This is why the food and GE giants are threatening to sue Vermont and any other state that dares to pass a GMO labeling bill, even though industry lawyers have no doubt informed them that they are unlikely to win in federal court.

This is also why corporate agribusiness is supporting “Ag Gag” state laws making it a crime to photograph or film on factory farms. Why they’re lobbying for state laws that take away the rights of counties and local communities to regulate agricultural practices. And why they’re supporting secret international trade agreements, such as the Trans-Pacific Partnership, and the Trans Atlantic Trade and Investment Partnership that will, among other provisions, enable multinational corporations to sue and eliminate state and local laws on matters such as GMOs, food safety, and country of origin labeling.

The bottom line is this: Corporate America’s current “business-as-usual” strategies are incompatible with consumers’ right to know, and communities’ and states’ rights to legislate.

Coca-Cola, Pepsi, General Mills, Kellogg’s, Campbell’s, Safeway, Del Monte, Nestlé, Unilever, ConAgra, Wal-Mart, and every food manufacturer with GMO-tainted brands, understand they’re not going to be able to label their products as “produced with genetic engineering,” or drop the use of the term “natural” on GMO-tainted products, only in Vermont, while refusing to do so in other states and international markets. This is why their powerful front group, the GMA, is frantically working in Washington, D.C., to lobby the FDA and the Congress to take away the right of states to require genetically engineered foods and food ingredients to be labeled, and to allow them to continue to label and advertise genetically engineered and chemically-laced foods as “natural” or “all natural.”

Industry’s Last Chance: Indentured Politicians

Conspiring with the GMA, Monsanto’s minions from both the Republican and Democratic parties in Congress, led by the notorious Koch brothers mouthpiece, Rep. Mike Pompeo (R-Kan.), introduced in early April in the House a GMA-scripted bill to outlaw mandatory state GMO labels and allow the continued use of “natural” or “all natural” product labels on a wide range of Frankenfoods and beverages.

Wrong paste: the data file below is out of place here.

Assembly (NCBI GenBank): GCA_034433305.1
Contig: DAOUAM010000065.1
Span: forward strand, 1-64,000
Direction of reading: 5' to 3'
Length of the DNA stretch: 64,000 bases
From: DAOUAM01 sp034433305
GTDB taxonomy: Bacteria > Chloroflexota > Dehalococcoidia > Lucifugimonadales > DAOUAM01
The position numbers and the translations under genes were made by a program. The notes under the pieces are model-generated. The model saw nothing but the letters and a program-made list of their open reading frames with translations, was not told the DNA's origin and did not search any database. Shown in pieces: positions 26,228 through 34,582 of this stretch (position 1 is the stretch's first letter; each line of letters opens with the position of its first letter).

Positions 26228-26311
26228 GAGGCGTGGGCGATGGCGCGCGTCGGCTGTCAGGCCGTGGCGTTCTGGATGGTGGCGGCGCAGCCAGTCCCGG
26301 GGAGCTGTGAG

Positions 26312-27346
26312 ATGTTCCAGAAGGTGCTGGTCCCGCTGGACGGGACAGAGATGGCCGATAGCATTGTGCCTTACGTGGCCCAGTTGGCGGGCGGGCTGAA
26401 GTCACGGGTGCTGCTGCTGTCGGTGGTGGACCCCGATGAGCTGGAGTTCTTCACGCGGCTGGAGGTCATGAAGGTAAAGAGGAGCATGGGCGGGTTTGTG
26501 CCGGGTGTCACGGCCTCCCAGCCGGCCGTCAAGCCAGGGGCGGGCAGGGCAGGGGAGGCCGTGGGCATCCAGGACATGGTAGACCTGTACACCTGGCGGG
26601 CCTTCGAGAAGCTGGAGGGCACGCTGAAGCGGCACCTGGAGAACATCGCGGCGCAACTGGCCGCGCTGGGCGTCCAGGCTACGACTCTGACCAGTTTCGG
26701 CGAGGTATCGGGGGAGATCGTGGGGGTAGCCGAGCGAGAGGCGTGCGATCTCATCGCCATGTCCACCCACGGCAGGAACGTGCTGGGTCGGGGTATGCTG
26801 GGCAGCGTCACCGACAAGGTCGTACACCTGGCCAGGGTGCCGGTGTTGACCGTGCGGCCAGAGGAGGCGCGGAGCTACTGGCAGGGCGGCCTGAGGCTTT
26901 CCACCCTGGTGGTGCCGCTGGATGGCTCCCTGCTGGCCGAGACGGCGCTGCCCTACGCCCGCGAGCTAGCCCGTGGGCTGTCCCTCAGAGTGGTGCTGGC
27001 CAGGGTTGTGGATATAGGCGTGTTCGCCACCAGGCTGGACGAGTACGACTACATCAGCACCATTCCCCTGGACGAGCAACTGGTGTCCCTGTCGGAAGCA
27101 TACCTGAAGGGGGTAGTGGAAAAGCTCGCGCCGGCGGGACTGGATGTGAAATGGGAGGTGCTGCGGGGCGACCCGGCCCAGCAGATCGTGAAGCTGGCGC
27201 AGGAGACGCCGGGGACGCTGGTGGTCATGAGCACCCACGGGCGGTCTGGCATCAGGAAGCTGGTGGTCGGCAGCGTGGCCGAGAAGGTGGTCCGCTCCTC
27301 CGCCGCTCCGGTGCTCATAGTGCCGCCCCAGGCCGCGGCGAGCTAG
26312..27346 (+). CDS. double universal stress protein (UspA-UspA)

The GMA’s federal offensive to prop up the dangerous and evermore unpopular technology of transgenic foods comes on the heels of two high-profile ballot initiative battles in California (2012), and Washington State (2013), where GMA members were forced to spend almost $70 million to narrowly defeat GMO labeling forces. The 15 largest contributors to stop GMO labeling in California and Washington include the following GMA members:

(1) Monsanto: $13,487,350
(2) Dupont: $9,280,159
(3) Pepsico: $4,837,966
(4) Coca-Cola: $3,210,851
(5) Nestlé: $2,989,806
(6) Bayer CropScience: $2,591,654
(7) Dow Agrosciences: $2,591,654
(8) BASF Plant Science: $2,500,000
(9) Kraft Foods (Mondolez International) $2,391,835
(10) General Mills: $2,099,570
(11) ConAgra Foods: $2,004,951
(12) Syngenta: $2,000,000
(13) Kellogg’s: $1,112,749
(14) Campbell Soup: $982,888
(15) Smucker Company: $904,977

The Fire Next Time

These “dirty tricks,” “dirty money” ballot initiative victories in California and Washington now ring hollow. If Congress or the FDA, prompted by these same companies, dare to stomp on states’ rights to require GMO labels on GMO food, if they dare to repress the rights of millions of consumers to know whether or not their food is genetically engineered, they run the very real risk of detonating an even larger and more vociferous grassroots rebellion, including massive boycotts and a concerted effort to throw “Monsanto’s Minions” out of Congress. The widespread furor last year over the so-called “Monsanto Protection Act,” surreptitiously appended to the Appropriations Bill, and then, after massive uproar, subsequently removed, is but a partial foreshadowing of the turmoil yet to come.

Likewise Congress or the FDA should think twice before legally sanctioning the patently outrageous practice of allowing companies to continue to label or advertise GMO or chemically tainted food as “natural” or “all natural.”

Given the fact that 80-90 percent of American consumers want genetically engineered foods to be labeled, as indicated by numerous polls over the last 10 years, and given the fact that it is obviously unethical and fraudulent to label or advertise GMO or heavily chemically processed foods as “natural,” even the FDA has so far declined to come to the rescue of Monsanto and Big Food. In the face of 65 so far largely successful national class-action lawsuits against food companies accused of fraudulently labeling their GMO or chemically-laced brands as “natural, “Big Food’s lawyers have asked the FDA to come to their aid. But so far, the FDA has declined to throw gasoline on the fire.